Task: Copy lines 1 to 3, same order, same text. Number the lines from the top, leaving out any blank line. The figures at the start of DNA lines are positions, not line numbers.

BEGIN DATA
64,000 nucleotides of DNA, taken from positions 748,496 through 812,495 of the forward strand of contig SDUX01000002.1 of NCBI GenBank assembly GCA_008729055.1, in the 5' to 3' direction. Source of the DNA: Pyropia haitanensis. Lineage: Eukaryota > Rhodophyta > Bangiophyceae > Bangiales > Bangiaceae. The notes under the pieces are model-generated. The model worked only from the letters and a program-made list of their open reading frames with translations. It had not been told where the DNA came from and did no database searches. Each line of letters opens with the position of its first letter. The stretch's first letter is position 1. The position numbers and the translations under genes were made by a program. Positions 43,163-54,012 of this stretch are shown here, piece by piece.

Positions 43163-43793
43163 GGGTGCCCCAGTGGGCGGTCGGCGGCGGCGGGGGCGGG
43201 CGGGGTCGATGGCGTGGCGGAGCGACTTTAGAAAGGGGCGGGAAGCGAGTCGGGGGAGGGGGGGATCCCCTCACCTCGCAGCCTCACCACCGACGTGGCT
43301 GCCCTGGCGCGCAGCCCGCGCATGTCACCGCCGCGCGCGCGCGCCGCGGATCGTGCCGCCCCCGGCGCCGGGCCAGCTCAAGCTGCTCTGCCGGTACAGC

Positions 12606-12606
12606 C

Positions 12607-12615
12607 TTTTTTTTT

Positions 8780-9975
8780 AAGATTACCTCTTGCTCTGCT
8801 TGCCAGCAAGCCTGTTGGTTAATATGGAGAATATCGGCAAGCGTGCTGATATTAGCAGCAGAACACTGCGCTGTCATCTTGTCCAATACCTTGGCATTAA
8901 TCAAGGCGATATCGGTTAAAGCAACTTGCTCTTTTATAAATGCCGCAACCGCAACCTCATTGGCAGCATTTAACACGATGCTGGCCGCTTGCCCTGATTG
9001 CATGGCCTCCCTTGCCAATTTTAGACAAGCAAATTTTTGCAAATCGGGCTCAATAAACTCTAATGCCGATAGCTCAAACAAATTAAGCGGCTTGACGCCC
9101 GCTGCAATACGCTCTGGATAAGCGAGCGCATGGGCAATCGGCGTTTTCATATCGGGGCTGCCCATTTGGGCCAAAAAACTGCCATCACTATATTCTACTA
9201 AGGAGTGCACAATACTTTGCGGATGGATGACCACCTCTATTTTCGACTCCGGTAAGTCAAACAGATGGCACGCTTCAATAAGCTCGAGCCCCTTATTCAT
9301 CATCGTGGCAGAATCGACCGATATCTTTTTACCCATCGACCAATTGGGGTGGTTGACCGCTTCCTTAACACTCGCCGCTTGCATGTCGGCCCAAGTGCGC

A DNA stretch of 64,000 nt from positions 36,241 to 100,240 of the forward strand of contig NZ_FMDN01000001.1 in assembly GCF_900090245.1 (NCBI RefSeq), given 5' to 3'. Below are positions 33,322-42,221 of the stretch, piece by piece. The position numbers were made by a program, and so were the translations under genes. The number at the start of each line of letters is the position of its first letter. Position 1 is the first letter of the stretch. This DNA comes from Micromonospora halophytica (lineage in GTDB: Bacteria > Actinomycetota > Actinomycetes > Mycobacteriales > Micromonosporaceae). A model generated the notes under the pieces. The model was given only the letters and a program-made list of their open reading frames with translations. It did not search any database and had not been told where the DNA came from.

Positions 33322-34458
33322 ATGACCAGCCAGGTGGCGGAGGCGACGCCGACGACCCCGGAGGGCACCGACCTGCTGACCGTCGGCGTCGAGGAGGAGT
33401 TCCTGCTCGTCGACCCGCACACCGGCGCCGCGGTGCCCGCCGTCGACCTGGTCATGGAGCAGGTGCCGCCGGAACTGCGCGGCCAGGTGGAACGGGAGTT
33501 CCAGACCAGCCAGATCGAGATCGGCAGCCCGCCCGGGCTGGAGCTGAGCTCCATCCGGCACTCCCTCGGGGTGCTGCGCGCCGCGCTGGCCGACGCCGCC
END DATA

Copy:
64,000 nucleotides of DNA, taken from positions 748,496 through 812,495 of the forward strand of contig SDUX01000002.1 of NCBI GenBank assembly GCA_008729055.1, in the 5' to 3' direction. Source of the DNA: Pyropia haitanensis. Lineage: Eukaryota > Rhodophyta > Bangiophyceae > Bangiales > Bangiaceae. The notes under the pieces are model-generated. The model worked only from the letters and a program-made list of their open reading frames with translations. It had not been told where the DNA came from and did no database searches. Each line of letters opens with the position of its first letter. The stretch's first letter is position 1. The position numbers and the translations under genes were made by a program. Positions 43,163-54,012 of this stretch are shown here, piece by piece.

Positions 43163-43793
43163 GGGTGCCCCAGTGGGCGGTCGGCGGCGGCGGGGGCGGG